Back in London, Number Six is trying to track down a crazed scientist who is protected by his homicidal daughter.
In the showdown sequence ‘Death' (whose father was a Nazi scientist) wears a Prussian spiked helmet, tosses German ‘potato masher' grenades and fires a bazooka-like weapon, the Nazi Panzerschreck or ‘tank's frieght'. Small point, the blast shield is supposed to be on the left not on top, she is holding it sideways.
The character “Bowler” is portrayed by an actor named John Drake. Not only is John Drake the name of Patrick McGoohan's character in Danger Man (1960), but is also possibly the true identity of No.6 in this show. McGoohan hired Drake because he was amused by the coincidence.
The Sherlock Holmes disguise in the boxing match and the funfair was not in the original script. It was changed to allow Frank Maher, Patrick McGoohan's stunt double, to play No 6 during McGoohan's absence from filming.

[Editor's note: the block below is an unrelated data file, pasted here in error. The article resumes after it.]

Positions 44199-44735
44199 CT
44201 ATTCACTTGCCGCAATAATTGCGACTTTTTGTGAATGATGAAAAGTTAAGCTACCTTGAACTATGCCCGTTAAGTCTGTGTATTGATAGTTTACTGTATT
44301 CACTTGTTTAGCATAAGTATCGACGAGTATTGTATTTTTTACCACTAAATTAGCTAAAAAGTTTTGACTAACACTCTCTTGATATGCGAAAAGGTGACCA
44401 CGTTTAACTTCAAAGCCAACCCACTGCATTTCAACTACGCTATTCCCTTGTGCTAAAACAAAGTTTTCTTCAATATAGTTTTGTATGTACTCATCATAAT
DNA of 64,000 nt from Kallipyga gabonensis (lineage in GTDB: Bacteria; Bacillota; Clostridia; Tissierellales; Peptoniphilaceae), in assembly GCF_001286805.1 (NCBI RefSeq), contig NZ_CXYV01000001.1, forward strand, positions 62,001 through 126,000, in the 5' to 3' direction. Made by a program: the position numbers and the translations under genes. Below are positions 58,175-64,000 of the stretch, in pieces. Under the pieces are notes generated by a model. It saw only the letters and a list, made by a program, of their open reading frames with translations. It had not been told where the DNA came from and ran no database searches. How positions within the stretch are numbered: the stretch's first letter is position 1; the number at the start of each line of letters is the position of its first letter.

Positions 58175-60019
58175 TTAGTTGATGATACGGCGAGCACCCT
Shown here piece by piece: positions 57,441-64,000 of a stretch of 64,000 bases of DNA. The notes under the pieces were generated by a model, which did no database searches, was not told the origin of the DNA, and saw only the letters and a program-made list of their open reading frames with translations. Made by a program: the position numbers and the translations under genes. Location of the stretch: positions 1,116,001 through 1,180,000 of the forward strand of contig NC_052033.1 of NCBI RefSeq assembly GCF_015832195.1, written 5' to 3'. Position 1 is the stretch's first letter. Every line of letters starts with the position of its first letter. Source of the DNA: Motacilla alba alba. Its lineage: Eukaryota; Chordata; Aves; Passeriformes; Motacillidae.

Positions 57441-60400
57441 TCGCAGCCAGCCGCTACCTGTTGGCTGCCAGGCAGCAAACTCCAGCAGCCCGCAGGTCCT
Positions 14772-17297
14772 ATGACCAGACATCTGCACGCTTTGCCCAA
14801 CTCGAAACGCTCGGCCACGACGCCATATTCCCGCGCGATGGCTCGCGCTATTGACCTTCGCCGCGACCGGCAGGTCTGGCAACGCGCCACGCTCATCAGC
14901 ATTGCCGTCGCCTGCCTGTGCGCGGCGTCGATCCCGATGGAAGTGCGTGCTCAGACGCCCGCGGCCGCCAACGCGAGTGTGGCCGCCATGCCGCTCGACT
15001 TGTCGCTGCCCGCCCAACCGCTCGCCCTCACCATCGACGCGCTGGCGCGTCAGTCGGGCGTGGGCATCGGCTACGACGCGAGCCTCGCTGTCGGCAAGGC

Patrick McGoohan was working on the film Ice Station Zebra (1968) at the same time as “The Girl who was Death”. He had already shot some scenes for the film, but had to return to Hollywood to complete his part, and was absent from England for nearly six weeks, so The Prisoner (1967) crew had to shoot round him, and use a double for some of the scenes.
This episode contains three actors from the “Danger Man” film Koroshi (1968) – Kenneth Griffith, Patrick McGoohan, and Christopher Benjamin, who appears as a character called “Potter” in both. (Another “Koroshi” actor George Coulouris also appears in “Checkmate”). While Benjamin claims he was unaware of the connection, and played them as different characters, some fans claim that they are connected, and this is another link which proves that No 6 is in fact John Drake from Danger Man (1960), something which McGoohan denied, but which George Markstein (who was involved in the earliest stages of development) affirmed. “The Girl who was Death” in fact started life as an unproduced script of “Danger Man”.